First let’s look for equilibria. The only way both ODEs can be 0 simultaneously is if $I=0$ (and $S$ may take any value less than $N$). This means we have a line of non-isolated equilibria where there are no infected individuals in the population. This is another special case for stability as we would find that one of the eigenvalues is always zero. We will consider quite what is going on here when we sketch the phase portraits.

Before we do that, let us think a bit more about the general behaviour of the model. It is often the case with emerging diseases that they will eventually burn out, as we seem to be predicting here. But it is still important for us to know whether there can be an epidemic, when an initially small amount of infection causes a large outbreak of disease in the population (even if it eventually tends to zero). Taking this definition, for an epidemic to occur we need to have $dI/dt \gt 0$ initially. Before an outbreak, the initial densities are $S(0)\approx N,I(0)\approx0$. This gives,

$\begin{equation} \frac{dI}{dt}\approx(\beta N-\gamma)I \end{equation}$

This gives us a condition for an epidemic:

• $\beta N-\gamma\lt 0$ $\implies$ disease dies out.
• $\beta N-\gamma\gt 0$ $\implies$ epidemic.

So even though the ultimate dynamic is for the disease to die out, we can have an epidemic if the initial amount of infection outstrips the rate of recovery.

Let’s now draw phase portraits of our SIR model for the two scenarios we have found above. To find the nullclines we take,

\begin{align} &\frac{dS}{dt} = 0 \implies S=0, I=0\\ &\frac{dI}{dt} =0 \implies S=\frac{\gamma}{\beta},I=0 \end{align}

Exercises

Draw the two qualitatively different phase portraits for this system, one where $\gamma/\beta\gt N$ and one where $\gamma/\beta\lt N$.
Click for solution

The two plots are sketched below. The first thing to notice is that in both plots only a triangular region bounded by the axes and $I=N-S$ is feasible. That is because if we took other positive values of $S$ and $I$ we would have $S+I\gt N$ which would not be possible given our fixed population size. In both diagrams we can quickly see that $S$ should be decreasing everywhere (since $dS/dt\lt0$). In the first diagram we only have one region to worry about the qualitative direction of flow of $I$, since the vertical nullcline at $S=\gamma/\beta$ is outside the feasible region. In the second diagram we have two regions, towards the right $I$ increases and towards the left it decreases. Phase portraits of the SIR model. The blue lines give the infected nullclines and the red line the susceptible nullclines. The black line marks the region of biological feasibility, and the curves example trajectories.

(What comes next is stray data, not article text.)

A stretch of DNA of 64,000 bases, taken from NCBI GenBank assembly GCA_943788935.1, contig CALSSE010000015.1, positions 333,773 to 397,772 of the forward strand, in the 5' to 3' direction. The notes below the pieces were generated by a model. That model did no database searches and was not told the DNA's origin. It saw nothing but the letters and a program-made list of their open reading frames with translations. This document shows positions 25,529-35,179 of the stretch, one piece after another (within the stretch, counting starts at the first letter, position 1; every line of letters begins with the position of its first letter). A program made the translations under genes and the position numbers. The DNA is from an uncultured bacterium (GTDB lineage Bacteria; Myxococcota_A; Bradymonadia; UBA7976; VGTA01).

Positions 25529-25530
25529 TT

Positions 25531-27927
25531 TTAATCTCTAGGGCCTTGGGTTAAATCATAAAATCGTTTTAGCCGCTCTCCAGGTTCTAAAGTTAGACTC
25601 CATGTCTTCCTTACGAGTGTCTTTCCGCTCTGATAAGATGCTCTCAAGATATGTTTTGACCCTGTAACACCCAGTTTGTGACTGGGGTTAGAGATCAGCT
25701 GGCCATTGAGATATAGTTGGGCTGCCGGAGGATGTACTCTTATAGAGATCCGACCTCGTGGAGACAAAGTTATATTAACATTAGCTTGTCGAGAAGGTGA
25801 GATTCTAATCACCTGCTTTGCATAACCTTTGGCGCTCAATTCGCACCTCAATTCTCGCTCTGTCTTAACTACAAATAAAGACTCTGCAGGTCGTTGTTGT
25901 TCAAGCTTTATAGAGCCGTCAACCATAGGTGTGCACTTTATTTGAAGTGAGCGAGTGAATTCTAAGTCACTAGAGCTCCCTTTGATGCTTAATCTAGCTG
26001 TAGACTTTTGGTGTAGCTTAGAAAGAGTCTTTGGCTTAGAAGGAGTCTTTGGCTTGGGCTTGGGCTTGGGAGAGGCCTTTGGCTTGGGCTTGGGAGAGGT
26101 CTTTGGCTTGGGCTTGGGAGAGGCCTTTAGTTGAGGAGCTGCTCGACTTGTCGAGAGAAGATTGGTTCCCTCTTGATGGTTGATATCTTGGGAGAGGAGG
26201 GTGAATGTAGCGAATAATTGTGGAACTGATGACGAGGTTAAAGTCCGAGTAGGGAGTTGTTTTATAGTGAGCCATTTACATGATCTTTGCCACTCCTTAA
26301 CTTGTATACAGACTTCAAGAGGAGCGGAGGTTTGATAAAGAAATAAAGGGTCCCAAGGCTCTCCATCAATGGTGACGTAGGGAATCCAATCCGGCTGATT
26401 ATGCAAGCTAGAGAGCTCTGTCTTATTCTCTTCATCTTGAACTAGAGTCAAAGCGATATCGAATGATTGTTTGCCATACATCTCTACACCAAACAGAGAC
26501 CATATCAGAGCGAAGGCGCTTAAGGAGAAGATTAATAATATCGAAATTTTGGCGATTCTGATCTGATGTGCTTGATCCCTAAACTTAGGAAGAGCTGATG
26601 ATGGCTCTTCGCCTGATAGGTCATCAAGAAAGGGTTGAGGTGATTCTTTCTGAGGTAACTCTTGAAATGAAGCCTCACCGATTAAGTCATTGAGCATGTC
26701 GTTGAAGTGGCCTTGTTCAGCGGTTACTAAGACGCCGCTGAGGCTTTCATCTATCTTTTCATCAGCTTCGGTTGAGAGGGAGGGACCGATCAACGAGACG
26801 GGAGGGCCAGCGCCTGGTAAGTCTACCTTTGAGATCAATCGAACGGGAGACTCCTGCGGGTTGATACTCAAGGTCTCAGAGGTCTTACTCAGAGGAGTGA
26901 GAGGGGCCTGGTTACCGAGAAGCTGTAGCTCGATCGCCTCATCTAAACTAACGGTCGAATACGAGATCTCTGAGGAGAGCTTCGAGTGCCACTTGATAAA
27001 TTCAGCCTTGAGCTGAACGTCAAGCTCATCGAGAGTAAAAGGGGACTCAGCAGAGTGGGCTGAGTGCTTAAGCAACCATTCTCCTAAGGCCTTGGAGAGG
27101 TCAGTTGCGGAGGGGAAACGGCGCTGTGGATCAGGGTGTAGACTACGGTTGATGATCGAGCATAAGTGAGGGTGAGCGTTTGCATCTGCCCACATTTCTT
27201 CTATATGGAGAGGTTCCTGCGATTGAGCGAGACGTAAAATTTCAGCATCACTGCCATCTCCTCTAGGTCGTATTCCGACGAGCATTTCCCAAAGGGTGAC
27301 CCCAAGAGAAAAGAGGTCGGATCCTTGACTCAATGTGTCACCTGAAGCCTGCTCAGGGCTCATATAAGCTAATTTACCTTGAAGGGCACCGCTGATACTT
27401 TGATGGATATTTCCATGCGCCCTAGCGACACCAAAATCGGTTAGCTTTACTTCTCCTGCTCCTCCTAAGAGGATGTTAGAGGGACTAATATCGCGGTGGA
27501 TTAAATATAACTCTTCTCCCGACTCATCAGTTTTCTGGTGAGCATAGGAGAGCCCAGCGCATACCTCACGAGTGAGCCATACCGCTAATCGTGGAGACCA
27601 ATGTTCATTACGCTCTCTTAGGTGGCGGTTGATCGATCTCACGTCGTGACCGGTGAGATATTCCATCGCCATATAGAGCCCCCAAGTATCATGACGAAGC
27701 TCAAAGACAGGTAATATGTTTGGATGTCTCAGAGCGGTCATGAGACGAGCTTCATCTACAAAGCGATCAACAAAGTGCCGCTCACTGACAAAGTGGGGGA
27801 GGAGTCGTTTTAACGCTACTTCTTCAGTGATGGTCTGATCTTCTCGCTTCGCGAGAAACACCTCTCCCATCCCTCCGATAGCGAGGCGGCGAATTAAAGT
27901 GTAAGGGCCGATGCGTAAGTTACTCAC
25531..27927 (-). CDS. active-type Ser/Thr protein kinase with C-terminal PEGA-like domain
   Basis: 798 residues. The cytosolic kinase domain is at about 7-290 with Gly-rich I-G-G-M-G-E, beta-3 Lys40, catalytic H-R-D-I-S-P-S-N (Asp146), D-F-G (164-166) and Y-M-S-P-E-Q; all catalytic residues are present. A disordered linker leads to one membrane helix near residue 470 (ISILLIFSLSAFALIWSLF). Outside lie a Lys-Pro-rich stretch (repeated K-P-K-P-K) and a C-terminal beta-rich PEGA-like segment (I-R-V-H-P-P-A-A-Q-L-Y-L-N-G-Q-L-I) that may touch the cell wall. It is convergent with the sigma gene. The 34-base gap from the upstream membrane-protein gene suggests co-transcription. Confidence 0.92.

Remember where two (different) nullclines intersect is necessarily an equilibrium. Since both ODEs give a nullcline at $I=0$ we reinforce the fact that we have a continuum of equilibria along the line $I=0$. Using our equations we can then find out in what regions $S$ and $I$ will be increasing or decreasing. Again, note it doesn’t matter that we can’t say precisely the direction of a trajectory anywhere on our plot; knowing the qualitative direction of travel gives us all the information that we need.

In the first case, the vertical nullcline at $S=\gamma/\beta$ does not appear in the feasible region, so actually has no impact on the dynamics. In fact we will always just drop down towards $I=0$ and the disease dying out. In the second case, the phase portrait is divided into two regions. If we start in a region to the right of the nullcline, the infected density initially increases – we have an epidemic – before crossing the vertical nullcline and approaching $I=0$ again. Therefore the equilibria where $S\lt\gamma/\beta$ appear to be locally stable (which it turns out is equivalent to the second eigenvalue being negative).

The divide between these two cases is whether $N\gt \gamma/\beta$ or not. We can rearrange this to the condition $\beta N/\gamma\gt 1$. This ration is known as $R_0$, so we have the if $R_0\gt1$ we get an epidemic but if $R_0\lt1$ the disease dies out.

# The basic reproductive ratio, $R_0$

There is a very strong chance you have heard the terms $R_t$ or $R_0$ in discussions about the speed of spread of Covid-19. We define $R_0=\beta N/\gamma$ as the basic reproductive ratio of the disease: ‘The average number of secondary infections caused by one infected host in an otherwise disease-free population.’ Note that $\beta N$ gives the total infections caused in a disease-free population, and $1/\gamma$ is the infectious period. So $R_0$ gives the number of infections caused by an individual in the time that it’s infected near the start of an epidemic. The more general term, $R_t=\beta S/\gamma$ gives the number of new infections per case later in the epidemic when many individuals have already been infected and/or recovered. Because $R_0$ has this rather intuititve definition, it is a value that can often be estimated or measured. A number of estimates for $R_0$ of different diseases are given below. Remember, this figure tells you (roughly) how many new people an infected person will infect.

Disease $R_0$
Flu 1-3
Covid-19 2-5
SARS 2-5
HIV 2-5
Smallpox 5-7
TB 8-10
Measles 12-18

Estimates of $R_0$ for some important human diseases.

# The epidemic curve